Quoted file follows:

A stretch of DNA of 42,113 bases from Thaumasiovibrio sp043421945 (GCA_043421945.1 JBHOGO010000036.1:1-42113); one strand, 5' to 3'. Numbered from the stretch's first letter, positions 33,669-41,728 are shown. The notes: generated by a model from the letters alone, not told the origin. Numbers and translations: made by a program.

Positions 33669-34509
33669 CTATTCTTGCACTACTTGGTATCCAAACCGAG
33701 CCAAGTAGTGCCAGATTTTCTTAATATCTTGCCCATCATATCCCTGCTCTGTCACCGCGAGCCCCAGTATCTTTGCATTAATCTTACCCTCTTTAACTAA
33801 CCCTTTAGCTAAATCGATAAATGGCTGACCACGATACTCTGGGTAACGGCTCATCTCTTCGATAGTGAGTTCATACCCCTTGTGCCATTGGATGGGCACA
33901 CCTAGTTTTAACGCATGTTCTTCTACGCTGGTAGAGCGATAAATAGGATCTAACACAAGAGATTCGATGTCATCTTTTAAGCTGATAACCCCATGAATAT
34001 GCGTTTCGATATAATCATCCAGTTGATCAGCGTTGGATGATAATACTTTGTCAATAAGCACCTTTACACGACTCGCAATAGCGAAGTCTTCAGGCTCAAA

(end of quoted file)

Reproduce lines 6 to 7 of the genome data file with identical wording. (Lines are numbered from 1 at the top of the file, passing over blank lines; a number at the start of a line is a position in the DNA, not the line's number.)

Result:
33901 CCTAGTTTTAACGCATGTTCTTCTACGCTGGTAGAGCGATAAATAGGATCTAACACAAGAGATTCGATGTCATCTTTTAAGCTGATAACCCCATGAATAT
34001 GCGTTTCGATATAATCATCCAGTTGATCAGCGTTGGATGATAATACTTTGTCAATAAGCACCTTTACACGACTCGCAATAGCGAAGTCTTCAGGCTCAAA